Forgive me if I'm dry-eyed. The Carpetbagger Report has a fine round-up of his greatest hits. And please read Bruce Wilson at AlterNet on the subject of whether this means the religious right is losing influence. (Short version: no -- this hydra has many heads, and keeps growing new ones, often with government support.)
"Every good Christian ought to kick Falwell right in the ass."
Oh, here's an item about Falwell that probably won't show up in most of his obituaries, from 1985, before apartheid was dismantled:
Brisk and confident, treated more like a ranking diplomat than a preacher, Jerry Falwell concluded an inspection tour of South Africa by spending not only six hours with Foreign Minister Roelof F. Botha but an hour with State President P.W. Botha. Upon his return to the U.S. last week, Falwell denounced the drive in Congress for economic sanctions against South Africa and urged "reinvestment" instead of divestment. Falwell opposes apartheid, but professed faith that Botha will dismantle the system eventually, if only everyone is patient. The alternative, he said, is either a more draconian white regime or a Soviet-aligned revolution. Falwell also insisted that nonwhite South Africans agree with him. Referring to one who does not, Nobel- Prizewinning Bishop Desmond Tutu, Falwell said, "I think he's a phony, period, as far as representing the black people of South Africa."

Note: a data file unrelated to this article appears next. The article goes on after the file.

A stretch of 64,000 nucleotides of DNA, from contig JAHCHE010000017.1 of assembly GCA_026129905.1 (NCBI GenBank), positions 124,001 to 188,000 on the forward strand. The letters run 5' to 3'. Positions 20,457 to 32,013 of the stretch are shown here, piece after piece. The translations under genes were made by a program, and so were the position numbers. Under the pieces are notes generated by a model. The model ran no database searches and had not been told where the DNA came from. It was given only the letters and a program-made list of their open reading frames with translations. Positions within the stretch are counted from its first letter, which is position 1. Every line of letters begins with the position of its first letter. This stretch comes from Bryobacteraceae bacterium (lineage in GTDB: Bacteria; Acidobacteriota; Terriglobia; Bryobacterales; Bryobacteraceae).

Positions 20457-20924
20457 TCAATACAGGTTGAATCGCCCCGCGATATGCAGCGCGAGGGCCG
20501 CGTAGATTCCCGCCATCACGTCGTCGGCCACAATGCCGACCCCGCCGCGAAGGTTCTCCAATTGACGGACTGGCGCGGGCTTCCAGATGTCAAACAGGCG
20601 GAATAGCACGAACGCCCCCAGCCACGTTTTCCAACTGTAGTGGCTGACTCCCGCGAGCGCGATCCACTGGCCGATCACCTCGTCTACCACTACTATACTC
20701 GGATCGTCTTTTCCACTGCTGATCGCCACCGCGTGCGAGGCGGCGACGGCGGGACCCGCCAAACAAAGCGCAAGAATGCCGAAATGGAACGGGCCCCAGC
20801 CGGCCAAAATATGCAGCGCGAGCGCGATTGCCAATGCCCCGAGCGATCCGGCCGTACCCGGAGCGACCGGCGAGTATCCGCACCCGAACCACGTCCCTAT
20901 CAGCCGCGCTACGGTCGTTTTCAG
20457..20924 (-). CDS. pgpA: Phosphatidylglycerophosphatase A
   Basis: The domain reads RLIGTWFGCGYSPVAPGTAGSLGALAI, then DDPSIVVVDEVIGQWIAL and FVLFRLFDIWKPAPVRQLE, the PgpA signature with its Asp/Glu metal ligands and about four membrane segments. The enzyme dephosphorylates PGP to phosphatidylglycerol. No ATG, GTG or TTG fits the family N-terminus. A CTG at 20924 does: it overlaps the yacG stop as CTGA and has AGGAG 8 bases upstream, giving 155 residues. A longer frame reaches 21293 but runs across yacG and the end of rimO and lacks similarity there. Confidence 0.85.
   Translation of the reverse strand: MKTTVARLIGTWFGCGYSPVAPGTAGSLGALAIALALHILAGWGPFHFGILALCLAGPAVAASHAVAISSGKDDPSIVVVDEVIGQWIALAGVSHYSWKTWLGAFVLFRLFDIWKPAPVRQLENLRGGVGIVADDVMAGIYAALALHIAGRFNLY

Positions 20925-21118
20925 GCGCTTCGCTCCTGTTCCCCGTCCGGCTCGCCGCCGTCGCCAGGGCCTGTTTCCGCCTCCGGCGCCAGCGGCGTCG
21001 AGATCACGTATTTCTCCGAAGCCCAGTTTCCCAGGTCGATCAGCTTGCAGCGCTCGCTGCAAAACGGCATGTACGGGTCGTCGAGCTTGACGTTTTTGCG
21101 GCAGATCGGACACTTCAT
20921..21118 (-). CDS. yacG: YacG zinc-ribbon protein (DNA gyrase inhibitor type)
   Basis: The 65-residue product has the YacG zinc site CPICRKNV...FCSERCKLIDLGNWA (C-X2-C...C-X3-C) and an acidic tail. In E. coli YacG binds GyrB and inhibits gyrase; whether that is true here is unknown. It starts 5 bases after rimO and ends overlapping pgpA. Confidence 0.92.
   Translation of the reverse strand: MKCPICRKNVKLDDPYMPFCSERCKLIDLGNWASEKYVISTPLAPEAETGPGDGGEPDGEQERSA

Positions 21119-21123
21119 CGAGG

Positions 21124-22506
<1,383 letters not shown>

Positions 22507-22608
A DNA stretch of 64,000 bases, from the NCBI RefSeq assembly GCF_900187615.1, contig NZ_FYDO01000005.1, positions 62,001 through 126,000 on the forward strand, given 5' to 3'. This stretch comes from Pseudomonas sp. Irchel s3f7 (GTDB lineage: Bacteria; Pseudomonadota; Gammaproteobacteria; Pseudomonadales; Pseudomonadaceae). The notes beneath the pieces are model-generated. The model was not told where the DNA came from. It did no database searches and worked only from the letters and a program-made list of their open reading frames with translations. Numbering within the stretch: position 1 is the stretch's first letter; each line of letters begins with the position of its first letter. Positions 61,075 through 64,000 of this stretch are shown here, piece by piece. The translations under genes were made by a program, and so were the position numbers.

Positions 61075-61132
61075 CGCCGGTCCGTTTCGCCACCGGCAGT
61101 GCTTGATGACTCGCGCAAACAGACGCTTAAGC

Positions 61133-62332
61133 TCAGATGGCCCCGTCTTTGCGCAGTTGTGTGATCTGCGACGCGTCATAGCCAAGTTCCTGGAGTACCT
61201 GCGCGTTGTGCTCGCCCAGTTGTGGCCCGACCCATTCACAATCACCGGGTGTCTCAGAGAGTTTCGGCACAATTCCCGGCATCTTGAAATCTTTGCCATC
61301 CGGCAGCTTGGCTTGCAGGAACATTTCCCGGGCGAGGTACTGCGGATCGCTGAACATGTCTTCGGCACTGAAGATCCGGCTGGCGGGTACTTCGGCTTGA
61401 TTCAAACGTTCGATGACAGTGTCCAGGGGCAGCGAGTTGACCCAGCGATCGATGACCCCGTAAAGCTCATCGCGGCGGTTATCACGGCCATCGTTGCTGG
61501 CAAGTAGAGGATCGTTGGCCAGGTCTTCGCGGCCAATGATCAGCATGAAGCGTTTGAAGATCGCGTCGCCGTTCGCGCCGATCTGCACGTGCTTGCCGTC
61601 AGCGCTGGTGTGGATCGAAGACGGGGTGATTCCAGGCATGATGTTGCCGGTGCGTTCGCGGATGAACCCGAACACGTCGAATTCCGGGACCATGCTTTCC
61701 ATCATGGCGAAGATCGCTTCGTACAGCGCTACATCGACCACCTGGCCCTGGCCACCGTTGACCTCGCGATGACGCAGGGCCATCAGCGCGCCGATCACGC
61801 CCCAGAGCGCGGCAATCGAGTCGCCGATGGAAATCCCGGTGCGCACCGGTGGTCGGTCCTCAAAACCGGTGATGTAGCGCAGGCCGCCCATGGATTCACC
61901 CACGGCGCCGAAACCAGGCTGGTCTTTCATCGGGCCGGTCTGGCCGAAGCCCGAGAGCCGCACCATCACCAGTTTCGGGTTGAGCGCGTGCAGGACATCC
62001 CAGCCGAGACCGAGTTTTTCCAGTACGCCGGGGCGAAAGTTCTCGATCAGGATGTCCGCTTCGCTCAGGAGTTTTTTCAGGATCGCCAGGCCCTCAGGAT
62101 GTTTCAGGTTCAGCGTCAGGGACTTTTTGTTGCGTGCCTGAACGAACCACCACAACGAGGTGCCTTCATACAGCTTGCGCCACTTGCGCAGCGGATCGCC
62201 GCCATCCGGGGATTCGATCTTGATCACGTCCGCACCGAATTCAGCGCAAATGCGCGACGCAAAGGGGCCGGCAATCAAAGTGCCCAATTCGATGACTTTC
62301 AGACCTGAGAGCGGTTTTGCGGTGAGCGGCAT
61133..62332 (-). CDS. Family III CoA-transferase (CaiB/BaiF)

Falwell's bellicose entry into the South Africa tangle produced an unholy uproar. A leading U.S. clergyman, President Philip Cousin of the National Council of Churches, said Falwell is "acting like a segregationist." Even the State Department appeared embarrassed. A spokesman termed Tutu a "recognized black leader" and a "voice of moderation in the midst of violence and repression." Last Friday Falwell said on CNN that his use of phony was "unfortunate," and wired an apology to Tutu. He planned further explanation on his own Sunday TV show.
He was heating up an issue that has engaged churches internationally for a quarter-century. A phalanx of Christian groups in and outside South Africa is demanding an immediate end to apartheid as immoral. Falwell's agreement with Botha and his soft-pedaling of the anguish faced by South Africa's blacks infuriated many commentators. In addition, says Evangelical Historian Richard Lovelace, Falwell's visit "detoured around the local Christian community," and, he concludes, "his reputation is bound to suffer."
Alas, it didn't -- at least not with his many fans.
RELATED: "The true Negro does not want integration...He realizes his potential is far better among his own race...We see the hand of Moscow in the background...We see the Devil himself behind it...It will destroy our race eventually..." If Falwell said that in 1958, as the Rude Pundit reports, then I think we've established a pattern.